Anatomy of a long-term care rate increase
This paper provides guidance for insurers on how to prepare clean, efficient rate increase filings and to help carriers work with regulators to incorporate the information they seek.
There is no doubt that Directors and Officers (D&O) insurance claims have reached unprecedented levels in recent years. With the addition of the global COVID-19 pandemic, an already tumultuous D&O insurance environment has the potential to get much worse. In fact, two securities action suits directly related to COVID-19 have already been filed and surely more will follow. As insurers react to the COVID-19 crisis, there could be hidden policy changes creating unnoticed gaps in a company’s D&O coverage. It is prudent that companies review their current and future D&O policies for exclusions on COVID-19-related claims, cyber-related D&O claims, and bodily injury claims to assess the completeness of their insurance coverage.
During this uncertain time, ensuring your D&O insurance policy fully meets your company’s needs is essential. Company management should use this time to ensure complete understanding of their D&O insurance policy to avoid lapses in coverage. There are some coverage-related issues expected to arise in response to the COVID-19 crisis. In general, go-forward insurance policies may broaden COVID-19-related exclusions. This poses a problem for D&O policies because they are primarily written on a claims-made basis. Claims-made policies cover claims based on the date they are reported rather than the date the event occurred. Therefore, a claim reported in upcoming policy periods would be covered by a future D&O policy, not the current in-force policy. If new exclusions exist upon renewals, future reported COVID-19-related claims may be excluded under the future policy. It would also be excluded from the current policy because that coverage has ended, leaving the company vulnerable to assuming those costs.1
However, claims-made policies also include a “notice of circumstance” provision, which allows a policyholder to notify their insurer of a potential claim during the policy period. This action is considered a coverage trigger even if the actual claim is reported after the policy ends. If the insurer is properly notified, a future reported COVID-19-related claim could theoretically be covered by the current D&O policy without any COVID-19 exclusions in place. For example, future claims could arise associated with alleged breach of directors’ fiduciary duties in response to COVID-19 as a whole. A notice of circumstance to your insurer during the crisis could relieve the company from bearing any significant legal costs.2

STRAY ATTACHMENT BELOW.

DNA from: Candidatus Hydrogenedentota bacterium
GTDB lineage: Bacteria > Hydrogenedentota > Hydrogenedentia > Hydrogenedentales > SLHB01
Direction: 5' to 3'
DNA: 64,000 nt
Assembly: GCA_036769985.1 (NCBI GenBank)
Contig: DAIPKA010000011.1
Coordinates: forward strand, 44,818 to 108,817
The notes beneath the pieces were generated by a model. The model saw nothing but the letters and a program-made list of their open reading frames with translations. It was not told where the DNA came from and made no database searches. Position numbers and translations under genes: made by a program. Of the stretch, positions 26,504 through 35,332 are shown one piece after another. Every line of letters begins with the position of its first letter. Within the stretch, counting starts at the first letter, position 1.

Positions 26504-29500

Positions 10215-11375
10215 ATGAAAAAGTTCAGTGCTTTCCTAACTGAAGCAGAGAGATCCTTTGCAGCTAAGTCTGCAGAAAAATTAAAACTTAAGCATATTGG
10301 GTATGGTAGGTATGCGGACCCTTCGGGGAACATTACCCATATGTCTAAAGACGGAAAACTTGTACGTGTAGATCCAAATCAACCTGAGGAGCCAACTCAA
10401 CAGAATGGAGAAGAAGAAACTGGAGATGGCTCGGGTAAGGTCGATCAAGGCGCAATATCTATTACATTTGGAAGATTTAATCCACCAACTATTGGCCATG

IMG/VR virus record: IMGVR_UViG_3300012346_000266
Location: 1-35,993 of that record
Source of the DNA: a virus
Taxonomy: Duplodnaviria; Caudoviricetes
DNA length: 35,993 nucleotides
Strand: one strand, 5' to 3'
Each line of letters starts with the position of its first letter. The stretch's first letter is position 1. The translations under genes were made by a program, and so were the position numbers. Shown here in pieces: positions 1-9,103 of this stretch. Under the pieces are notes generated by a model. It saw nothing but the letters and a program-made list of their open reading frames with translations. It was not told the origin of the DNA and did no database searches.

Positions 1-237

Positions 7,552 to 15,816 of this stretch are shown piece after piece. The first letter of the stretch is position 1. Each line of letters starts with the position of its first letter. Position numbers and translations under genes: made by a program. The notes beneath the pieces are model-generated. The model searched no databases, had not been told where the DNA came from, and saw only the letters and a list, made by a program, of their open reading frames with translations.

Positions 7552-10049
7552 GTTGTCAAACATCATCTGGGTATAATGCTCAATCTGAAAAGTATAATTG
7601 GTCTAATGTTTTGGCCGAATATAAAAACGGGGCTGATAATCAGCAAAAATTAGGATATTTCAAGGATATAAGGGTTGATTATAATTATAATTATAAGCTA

As COVID-19 fears increase, so too do COVID-19-related cyber attacks. Massive cyber breaches could lead to significant loss in a company’s reputation and value, which in turn could trigger securities action lawsuits. COVID-19 has already led to cyber attacks against the World Health Organization and a U.K. vaccine-testing lab battling the health crisis, Hammersmith Medicines Research.3 Further, many companies may currently be experiencing cyber security difficulties as enormous numbers of employees temporarily work from home. Historically, D&O claims arising from cyber incidents are covered by a company’s D&O policy. However, insurers have been attempting to exclude these cyber-related losses from traditional insurance policies. Companies must take immediate measures to ensure COVID-19-related D&O claims arising from cyber attacks are sufficiently covered by their insurer.4
Upon renewal, companies should review their D&O policies for new cyber-related exclusions to avoid inadvertent lapses in coverage. If new exclusions exist, companies need to consider purchasing a cyber insurance policy to fill the coverage gap. Companies could also attempt to preserve D&O coverage from a past policy without a cyber-related exclusion by sufficiently notifying their insurers of a potential claim. In the midst of the epidemic, these coverage gaps could go completely unnoticed and leave the company vulnerable to potentially significant litigation costs.5
Management should also review their D&O insurance policy for an important bodily injury exclusion. D&O policies have exclusions associated with bodily injury claims as they are covered by the company’s commercial general liability (CGL) policies. These policies could exclude future COVID-19-related claims under this exclusion because these claims are associated with a bodily injury. Further, the company’s CGL policy could also exclude these claims because some policies have a communicable disease exclusion, leaving the company completely vulnerable to a future COVID-19-related D&O claim.6
However, COVID-19-related claim coverage could depend on the specific phrasing of the policy’s bodily injury exclusion. D&O policies with the broad bodily injury exclusion preamble of excluding claims “based upon, arising out of, or attributable to any bodily injury” have historically given insurers standing to deny coverage.7 To mitigate this, company management should ensure this exclusion is written with the narrower preamble as excluding claims “for” a bodily injury. This form gives insurers less power to deny coverage using this exclusion, especially in cases where D&O exposure is clear. This could be the difference between significant COVID-19-related litigation being covered by your D&O insurer or assumed entirely by your company.
The COVID-19 pandemic has already provided many important lessons in a variety of fields: politics, healthcare, education, travel, and insurance. While the world seeks to learn more about the COVID-19 health crisis, companies need to learn its impact on potential D&O claims and understand how their current D&O coverage will respond.